A consummate and loving tribute to canines as well as a comprehensive history, seamlessly blending facts, anecdotes, and ideas.
Though rigorously unsentimental, Derr (Dog’s Best Friend, 1997, etc.) infuses his text with loving concern and quiet outrage at how dogs were, and still are, treated. Since the first dogs crossed the Bering Strait with their human companions between 35,000 and 12,000 years ago, dogs have participated in the settlement of the continent. They helped hunt, were a food source (even Lewis and Clark ate dogs), guarded settlements, and did humans’ dirty work. The Spanish trained dogs to kill the enemy in battle, slave-owners used them to hunt runaway slaves, and in pre-industrial times dogs were beasts of burden who pulled heavy carts and worked tread mills. The Enlightenment changed attitudes—dogs began to be valued for their character, loyalty, and company—but abuses continued, ameliorated somewhat by the activism of newly established humane societies. In the wake of Darwinism and a growing social obsession with pure blood, pedigree dogs were declared superior, despite mongrels’ proven record of accomplishment. Derr includes stories of heroic dogs like Satan, who in WWI dodged bullets to take a message that saved a garrison under fire; the Alaskan sled team whose 1920s “serum run” saved a town from diphtheria; and dogs in the Pacific who detected hidden Japanese snipers in WWII. Though physical cruelty to dogs is less socially acceptable today, Derr warns that they still endure abusive treatment. He also deplores the health consequences of inbreeding, the lack of space in cities where dogs can run, and the inept training of working dogs.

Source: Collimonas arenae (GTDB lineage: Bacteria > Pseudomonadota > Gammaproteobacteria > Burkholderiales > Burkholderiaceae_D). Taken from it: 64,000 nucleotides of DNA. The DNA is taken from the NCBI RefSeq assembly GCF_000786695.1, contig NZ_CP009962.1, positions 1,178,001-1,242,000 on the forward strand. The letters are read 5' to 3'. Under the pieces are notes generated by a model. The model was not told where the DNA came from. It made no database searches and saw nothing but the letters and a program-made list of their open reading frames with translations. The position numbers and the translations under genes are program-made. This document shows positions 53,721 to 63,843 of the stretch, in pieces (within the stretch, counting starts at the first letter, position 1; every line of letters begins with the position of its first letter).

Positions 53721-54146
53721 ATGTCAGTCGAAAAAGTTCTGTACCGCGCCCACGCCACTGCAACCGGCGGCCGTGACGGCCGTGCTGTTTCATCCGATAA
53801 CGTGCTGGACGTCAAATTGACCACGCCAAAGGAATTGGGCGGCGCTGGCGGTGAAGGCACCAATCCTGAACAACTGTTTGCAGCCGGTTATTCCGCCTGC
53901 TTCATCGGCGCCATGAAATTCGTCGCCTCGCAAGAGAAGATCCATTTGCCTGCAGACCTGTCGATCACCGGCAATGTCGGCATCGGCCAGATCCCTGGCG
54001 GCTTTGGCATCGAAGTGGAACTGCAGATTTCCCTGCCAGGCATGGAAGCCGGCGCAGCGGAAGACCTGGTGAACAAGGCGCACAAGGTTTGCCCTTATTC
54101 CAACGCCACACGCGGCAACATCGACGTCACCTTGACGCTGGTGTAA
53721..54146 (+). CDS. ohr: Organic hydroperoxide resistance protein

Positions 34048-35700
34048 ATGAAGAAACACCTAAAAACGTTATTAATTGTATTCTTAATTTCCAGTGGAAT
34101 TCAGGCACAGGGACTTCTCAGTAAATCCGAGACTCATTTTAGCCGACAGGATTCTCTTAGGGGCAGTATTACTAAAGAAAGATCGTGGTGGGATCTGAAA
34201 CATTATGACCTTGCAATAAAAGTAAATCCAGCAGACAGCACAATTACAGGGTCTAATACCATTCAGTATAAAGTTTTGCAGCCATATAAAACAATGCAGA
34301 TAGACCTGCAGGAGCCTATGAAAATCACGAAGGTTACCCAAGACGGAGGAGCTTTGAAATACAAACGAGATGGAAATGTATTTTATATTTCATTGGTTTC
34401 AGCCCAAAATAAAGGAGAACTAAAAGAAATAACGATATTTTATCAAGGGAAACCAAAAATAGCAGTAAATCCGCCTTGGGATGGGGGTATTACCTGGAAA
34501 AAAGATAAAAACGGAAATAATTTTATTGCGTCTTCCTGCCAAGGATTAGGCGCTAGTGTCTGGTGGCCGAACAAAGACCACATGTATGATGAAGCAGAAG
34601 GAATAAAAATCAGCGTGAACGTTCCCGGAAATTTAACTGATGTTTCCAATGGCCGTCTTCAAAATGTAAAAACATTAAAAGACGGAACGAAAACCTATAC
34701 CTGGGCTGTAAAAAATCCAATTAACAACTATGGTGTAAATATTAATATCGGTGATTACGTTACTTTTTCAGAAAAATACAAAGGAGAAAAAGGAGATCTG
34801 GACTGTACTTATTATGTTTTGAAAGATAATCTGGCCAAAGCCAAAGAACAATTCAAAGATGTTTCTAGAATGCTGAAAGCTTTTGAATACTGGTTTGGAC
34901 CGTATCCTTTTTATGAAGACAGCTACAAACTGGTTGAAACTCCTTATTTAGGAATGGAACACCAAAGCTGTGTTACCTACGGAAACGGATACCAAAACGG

A humbling reminder of the dog’s remarkable spirit and intelligence in the face, even, of human cruelty.